Dr. Deborah Birx, the White House coronavirus task force coordinator, said the US is in a “new phase” of the pandemic — with the outbreak more widespread than when it first swept across the US, according to a report.
“What we are seeing today is different from March and April. It is extraordinarily widespread. It’s into the rural as equal urban areas,” Birx said Sunday on CNN’s “State of the Union.”
She urged Americans to follow public health recommendations, including wearing a mask and practicing social distancing.
White House coronavirus response coordinator Dr. Deborah BirxAP
“To everybody who lives in a rural area, you are not immune or protected from this virus,” Birx said. “If you’re in multi-generational households, and there’s an outbreak in your rural area or in your city, you need to really consider wearing a mask at home, assuming that you’re positive, if you have individuals in your households with comorbidities.”
She added: “This epidemic right now is different and it’s more widespread and it’s both rural and urban.”
The US has surpassed 4.6 million confirmed cases of the illness, with more than 154,000 deaths, according to data from Johns Hopkins University.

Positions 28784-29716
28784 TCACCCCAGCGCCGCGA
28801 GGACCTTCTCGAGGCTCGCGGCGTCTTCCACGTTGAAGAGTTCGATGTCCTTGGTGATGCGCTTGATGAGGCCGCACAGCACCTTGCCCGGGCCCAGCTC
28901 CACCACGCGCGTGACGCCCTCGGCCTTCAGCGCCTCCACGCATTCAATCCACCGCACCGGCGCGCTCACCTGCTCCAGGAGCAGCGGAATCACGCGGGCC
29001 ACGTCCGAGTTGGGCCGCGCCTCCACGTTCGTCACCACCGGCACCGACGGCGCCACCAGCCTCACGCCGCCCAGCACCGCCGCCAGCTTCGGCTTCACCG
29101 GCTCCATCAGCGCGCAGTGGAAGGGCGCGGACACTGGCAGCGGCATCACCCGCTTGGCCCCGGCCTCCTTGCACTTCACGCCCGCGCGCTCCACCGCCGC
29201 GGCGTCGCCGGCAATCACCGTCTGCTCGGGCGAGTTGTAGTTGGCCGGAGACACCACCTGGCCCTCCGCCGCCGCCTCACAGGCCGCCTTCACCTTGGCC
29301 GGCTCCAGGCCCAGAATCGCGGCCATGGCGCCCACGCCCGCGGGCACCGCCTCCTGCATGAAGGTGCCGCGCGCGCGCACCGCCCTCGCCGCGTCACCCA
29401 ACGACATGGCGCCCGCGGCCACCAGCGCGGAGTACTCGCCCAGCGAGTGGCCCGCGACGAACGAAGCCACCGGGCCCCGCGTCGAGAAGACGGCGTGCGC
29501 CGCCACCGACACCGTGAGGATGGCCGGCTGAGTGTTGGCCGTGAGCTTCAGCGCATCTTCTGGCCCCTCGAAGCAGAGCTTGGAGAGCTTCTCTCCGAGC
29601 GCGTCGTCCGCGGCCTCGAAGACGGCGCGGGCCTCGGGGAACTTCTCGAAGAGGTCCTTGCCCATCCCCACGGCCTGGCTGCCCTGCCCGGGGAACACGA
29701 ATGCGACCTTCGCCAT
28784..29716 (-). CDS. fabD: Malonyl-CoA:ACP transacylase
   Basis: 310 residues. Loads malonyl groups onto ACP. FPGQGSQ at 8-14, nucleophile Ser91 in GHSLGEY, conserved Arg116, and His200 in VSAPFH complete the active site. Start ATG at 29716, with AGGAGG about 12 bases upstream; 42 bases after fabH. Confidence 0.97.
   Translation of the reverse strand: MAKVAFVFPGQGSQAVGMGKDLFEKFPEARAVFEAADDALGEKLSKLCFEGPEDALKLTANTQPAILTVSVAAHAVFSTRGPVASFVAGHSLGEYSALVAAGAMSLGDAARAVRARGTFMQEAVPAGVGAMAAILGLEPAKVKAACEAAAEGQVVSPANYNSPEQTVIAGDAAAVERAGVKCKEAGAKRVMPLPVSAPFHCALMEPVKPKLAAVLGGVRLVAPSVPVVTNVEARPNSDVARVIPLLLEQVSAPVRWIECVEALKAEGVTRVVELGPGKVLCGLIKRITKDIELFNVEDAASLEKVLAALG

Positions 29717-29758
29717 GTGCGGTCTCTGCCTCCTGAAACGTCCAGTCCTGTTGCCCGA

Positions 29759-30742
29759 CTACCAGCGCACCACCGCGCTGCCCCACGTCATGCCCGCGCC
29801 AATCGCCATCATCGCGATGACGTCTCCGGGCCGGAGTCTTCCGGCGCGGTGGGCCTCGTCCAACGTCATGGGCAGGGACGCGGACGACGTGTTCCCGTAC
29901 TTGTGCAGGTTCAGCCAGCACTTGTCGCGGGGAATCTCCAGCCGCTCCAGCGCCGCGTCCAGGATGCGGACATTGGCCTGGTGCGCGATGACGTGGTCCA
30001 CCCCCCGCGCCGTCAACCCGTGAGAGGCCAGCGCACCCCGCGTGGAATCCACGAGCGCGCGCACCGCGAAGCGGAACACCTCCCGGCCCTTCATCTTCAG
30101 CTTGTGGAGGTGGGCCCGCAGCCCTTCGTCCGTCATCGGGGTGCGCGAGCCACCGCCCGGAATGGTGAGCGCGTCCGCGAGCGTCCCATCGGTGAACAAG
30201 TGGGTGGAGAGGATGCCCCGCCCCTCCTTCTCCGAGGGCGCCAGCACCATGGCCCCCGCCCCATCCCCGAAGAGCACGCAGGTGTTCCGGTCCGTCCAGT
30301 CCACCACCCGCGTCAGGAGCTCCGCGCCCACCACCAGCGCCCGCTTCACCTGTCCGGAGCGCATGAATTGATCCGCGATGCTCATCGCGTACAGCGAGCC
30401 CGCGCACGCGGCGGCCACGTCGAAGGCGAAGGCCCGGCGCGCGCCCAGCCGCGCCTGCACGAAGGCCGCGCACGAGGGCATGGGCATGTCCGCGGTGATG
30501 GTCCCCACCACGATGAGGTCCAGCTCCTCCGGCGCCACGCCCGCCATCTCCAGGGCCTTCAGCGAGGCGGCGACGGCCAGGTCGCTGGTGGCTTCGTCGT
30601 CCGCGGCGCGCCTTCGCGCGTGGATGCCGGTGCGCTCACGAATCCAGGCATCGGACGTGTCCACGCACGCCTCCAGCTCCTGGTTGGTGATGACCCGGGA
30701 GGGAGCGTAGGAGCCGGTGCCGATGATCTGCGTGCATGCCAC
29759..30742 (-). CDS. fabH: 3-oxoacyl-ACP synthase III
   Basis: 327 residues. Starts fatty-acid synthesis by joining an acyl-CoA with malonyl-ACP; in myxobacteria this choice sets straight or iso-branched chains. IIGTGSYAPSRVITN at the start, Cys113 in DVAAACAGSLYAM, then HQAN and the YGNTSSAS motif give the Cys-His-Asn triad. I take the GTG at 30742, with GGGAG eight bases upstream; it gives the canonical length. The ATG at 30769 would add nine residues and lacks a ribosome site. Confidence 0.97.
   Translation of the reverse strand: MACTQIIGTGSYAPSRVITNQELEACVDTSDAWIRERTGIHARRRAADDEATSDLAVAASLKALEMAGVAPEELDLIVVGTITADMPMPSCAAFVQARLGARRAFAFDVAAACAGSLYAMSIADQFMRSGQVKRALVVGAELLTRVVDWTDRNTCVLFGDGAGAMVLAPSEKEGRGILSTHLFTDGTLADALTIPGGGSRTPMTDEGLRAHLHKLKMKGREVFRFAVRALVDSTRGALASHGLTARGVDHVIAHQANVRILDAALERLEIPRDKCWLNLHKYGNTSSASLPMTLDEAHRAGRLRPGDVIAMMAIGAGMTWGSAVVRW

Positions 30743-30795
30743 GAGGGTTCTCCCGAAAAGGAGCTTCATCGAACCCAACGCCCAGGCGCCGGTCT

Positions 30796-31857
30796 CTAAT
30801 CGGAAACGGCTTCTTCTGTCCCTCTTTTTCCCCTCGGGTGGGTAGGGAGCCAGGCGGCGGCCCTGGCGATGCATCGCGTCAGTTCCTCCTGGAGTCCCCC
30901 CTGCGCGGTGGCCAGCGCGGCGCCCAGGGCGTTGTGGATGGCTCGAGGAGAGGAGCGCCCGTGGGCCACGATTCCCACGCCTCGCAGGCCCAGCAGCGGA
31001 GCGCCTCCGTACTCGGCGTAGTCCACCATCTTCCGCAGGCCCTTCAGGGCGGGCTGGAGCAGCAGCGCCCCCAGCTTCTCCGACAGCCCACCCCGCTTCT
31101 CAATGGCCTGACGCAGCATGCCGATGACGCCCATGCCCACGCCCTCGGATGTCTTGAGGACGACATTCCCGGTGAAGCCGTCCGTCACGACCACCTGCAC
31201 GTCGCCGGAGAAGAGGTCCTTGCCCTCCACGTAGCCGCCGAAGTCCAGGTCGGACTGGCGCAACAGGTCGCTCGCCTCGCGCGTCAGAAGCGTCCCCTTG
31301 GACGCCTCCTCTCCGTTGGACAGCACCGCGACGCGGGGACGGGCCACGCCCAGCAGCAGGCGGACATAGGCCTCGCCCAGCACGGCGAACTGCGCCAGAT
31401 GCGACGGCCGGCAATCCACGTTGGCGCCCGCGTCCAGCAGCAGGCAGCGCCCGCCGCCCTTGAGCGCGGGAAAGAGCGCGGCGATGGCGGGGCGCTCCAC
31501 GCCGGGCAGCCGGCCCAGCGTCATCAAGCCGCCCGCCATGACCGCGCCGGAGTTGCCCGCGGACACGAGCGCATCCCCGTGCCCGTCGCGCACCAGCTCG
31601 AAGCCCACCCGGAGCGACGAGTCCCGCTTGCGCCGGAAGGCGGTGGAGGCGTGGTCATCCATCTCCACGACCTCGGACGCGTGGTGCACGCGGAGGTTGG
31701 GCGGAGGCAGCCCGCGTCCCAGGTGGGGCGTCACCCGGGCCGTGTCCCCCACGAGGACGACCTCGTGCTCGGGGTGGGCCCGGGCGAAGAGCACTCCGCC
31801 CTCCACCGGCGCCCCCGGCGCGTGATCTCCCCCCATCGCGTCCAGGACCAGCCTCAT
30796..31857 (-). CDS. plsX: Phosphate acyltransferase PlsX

Cases have recently surged across many Southern and Western states, and White House task force members have warned of emerging hot spots in the Midwest.
The latest ensemble forecast, published by the Centers for Disease Control and Prevention, projects the US could record between 168,000 and 182,000 total deaths by Aug. 22.
Birx would not provide a projection of how many deaths the US would see by the end of year, saying the death toll largely depends on Southern and Western states to maintain and enhance their mitigation efforts.
“It’s not super-spreading individuals, it’s super-spreading events and we need to stop those. We definitely need to take more precautions,” Birx said on CNN.
A medical worker prepares to conduct COVID-19 tests on patients at the Ohio State East Hospital.
A shopper wears a face mask as she leaves a Walmart retail store in Vernon Hills, Ill.
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Asked by host Dana Bash if it was time to reset the federal government response to the outbreak, Birx said, “I think the federal government reset about five to six weeks ago when we saw this starting to happen across the South.”
On June 16, Vice President Mike Pence, who heads the coronavirus task force, wrote in a Wall Street Journal op-ed that the US was “winning the fight” and that there “isn’t a ‘second wave.’”
Birx did not address his claims during her Sunday interview.
She said every state needs a “dramatically tailored” approach to the contagion, with a “set of recommendations based on what we are seeing at the community level, what we are seeing relevant to the hospitals.”
Birx also was asked if schools in states with a 5 percent positivity rate should remain closed or have online learning only.
“If you have high caseload and active community spread, just like we are asking people not to go to bars, not to have household parties, not to create large spreading events, we are asking people to distance learn at this moment so we can get this epidemic under control,” she replied, but deferred to CDC guidelines on schools.